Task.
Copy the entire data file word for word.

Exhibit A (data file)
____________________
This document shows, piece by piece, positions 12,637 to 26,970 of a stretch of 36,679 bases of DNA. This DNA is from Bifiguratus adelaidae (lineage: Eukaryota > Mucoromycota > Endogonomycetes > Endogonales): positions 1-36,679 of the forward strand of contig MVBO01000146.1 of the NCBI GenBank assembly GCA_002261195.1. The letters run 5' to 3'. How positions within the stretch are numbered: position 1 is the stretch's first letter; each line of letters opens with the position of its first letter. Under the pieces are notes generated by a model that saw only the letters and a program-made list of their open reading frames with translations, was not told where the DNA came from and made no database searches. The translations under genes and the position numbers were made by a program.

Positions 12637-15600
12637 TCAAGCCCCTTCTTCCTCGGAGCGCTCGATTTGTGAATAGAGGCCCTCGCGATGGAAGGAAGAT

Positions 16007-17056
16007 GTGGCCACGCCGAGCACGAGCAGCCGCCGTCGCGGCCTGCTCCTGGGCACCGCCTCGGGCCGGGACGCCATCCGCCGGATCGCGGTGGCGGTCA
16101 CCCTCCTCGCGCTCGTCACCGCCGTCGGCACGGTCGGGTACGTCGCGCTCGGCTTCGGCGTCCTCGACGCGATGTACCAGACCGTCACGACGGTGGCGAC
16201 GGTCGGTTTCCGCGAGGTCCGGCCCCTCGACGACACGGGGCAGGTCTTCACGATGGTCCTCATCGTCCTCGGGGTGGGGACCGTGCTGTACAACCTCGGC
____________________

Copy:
This document shows, piece by piece, positions 12,637 to 26,970 of a stretch of 36,679 bases of DNA. This DNA is from Bifiguratus adelaidae (lineage: Eukaryota > Mucoromycota > Endogonomycetes > Endogonales): positions 1-36,679 of the forward strand of contig MVBO01000146.1 of the NCBI GenBank assembly GCA_002261195.1. The letters run 5' to 3'. How positions within the stretch are numbered: position 1 is the stretch's first letter; each line of letters opens with the position of its first letter. Under the pieces are notes generated by a model that saw only the letters and a program-made list of their open reading frames with translations, was not told where the DNA came from and made no database searches. The translations under genes and the position numbers were made by a program.

Positions 12637-15600
12637 TCAAGCCCCTTCTTCCTCGGAGCGCTCGATTTGTGAATAGAGGCCCTCGCGATGGAAGGAAGAT

Positions 16007-17056
16007 GTGGCCACGCCGAGCACGAGCAGCCGCCGTCGCGGCCTGCTCCTGGGCACCGCCTCGGGCCGGGACGCCATCCGCCGGATCGCGGTGGCGGTCA
16101 CCCTCCTCGCGCTCGTCACCGCCGTCGGCACGGTCGGGTACGTCGCGCTCGGCTTCGGCGTCCTCGACGCGATGTACCAGACCGTCACGACGGTGGCGAC
16201 GGTCGGTTTCCGCGAGGTCCGGCCCCTCGACGACACGGGGCAGGTCTTCACGATGGTCCTCATCGTCCTCGGGGTGGGGACCGTGCTGTACAACCTCGGC